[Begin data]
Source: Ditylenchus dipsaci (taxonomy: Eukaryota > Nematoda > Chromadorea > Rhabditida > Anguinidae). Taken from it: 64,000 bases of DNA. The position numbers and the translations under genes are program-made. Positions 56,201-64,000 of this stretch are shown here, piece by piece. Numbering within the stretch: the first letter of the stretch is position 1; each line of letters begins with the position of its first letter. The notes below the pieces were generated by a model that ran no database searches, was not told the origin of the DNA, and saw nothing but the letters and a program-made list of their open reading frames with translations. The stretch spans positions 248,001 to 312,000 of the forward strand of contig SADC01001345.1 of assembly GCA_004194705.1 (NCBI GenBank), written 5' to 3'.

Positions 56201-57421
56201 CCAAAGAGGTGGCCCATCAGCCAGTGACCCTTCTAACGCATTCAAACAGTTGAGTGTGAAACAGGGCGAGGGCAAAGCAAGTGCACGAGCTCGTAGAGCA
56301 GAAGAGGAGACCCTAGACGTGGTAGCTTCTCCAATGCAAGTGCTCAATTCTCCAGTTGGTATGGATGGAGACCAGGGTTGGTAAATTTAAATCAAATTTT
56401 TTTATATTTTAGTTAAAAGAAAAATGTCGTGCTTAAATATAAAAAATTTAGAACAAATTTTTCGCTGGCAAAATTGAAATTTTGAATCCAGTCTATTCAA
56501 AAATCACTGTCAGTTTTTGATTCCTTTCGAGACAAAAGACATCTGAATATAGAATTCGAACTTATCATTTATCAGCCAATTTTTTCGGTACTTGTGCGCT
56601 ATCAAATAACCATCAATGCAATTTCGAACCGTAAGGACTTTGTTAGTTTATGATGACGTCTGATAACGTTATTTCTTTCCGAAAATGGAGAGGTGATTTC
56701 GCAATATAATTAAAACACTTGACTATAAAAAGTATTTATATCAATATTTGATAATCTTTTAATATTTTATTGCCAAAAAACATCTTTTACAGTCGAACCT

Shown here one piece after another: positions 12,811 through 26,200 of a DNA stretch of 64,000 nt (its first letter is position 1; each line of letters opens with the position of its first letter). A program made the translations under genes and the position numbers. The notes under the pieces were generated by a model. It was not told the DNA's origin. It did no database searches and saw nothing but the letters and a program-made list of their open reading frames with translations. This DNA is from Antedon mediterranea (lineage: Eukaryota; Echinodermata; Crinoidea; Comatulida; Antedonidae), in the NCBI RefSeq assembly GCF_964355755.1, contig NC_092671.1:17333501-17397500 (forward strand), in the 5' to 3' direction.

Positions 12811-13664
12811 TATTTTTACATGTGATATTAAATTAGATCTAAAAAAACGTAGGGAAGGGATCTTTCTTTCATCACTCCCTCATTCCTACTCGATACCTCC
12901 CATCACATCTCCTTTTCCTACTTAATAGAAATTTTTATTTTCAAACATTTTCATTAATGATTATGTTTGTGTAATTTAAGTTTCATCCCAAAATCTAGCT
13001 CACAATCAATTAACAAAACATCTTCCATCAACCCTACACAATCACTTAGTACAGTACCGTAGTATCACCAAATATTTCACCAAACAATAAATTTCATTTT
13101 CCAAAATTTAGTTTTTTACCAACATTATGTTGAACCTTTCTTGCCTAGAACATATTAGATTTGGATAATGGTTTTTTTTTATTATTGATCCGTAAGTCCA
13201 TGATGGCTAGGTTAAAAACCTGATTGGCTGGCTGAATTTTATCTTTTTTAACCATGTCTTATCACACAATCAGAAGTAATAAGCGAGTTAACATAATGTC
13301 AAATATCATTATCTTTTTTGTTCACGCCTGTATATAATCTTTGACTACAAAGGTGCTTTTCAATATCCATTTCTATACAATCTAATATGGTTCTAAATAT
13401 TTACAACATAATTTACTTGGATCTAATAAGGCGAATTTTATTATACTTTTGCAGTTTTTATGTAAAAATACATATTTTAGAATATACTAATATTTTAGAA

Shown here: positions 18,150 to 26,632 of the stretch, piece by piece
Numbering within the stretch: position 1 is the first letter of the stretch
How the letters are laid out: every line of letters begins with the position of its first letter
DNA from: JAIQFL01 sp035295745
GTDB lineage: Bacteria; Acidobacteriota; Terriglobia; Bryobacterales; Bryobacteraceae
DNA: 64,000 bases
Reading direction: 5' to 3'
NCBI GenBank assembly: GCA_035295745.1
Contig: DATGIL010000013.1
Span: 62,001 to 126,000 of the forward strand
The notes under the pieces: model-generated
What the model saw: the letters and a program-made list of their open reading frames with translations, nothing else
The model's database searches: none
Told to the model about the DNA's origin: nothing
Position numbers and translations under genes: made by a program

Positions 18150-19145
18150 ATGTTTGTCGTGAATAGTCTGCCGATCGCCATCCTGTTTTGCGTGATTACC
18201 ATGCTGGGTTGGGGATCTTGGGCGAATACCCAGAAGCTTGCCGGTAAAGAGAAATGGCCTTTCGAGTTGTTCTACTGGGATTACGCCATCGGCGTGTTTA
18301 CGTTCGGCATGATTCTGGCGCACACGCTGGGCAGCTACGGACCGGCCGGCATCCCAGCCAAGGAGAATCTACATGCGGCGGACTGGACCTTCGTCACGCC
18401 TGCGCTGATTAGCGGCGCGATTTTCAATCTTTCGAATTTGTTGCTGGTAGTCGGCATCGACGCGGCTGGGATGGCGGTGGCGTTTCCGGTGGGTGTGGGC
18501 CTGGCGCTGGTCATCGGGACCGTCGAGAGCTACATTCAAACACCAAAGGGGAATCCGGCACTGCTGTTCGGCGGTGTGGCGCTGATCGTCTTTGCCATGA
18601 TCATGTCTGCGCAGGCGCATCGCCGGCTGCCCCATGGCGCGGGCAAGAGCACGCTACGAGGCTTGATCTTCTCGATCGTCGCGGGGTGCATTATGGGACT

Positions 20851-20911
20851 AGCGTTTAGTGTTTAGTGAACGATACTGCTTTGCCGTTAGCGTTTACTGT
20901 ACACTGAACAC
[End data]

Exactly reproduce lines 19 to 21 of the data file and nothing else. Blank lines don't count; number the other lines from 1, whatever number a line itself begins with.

Numbering within the stretch: position 1 is the first letter of the stretch
How the letters are laid out: every line of letters begins with the position of its first letter
DNA from: JAIQFL01 sp035295745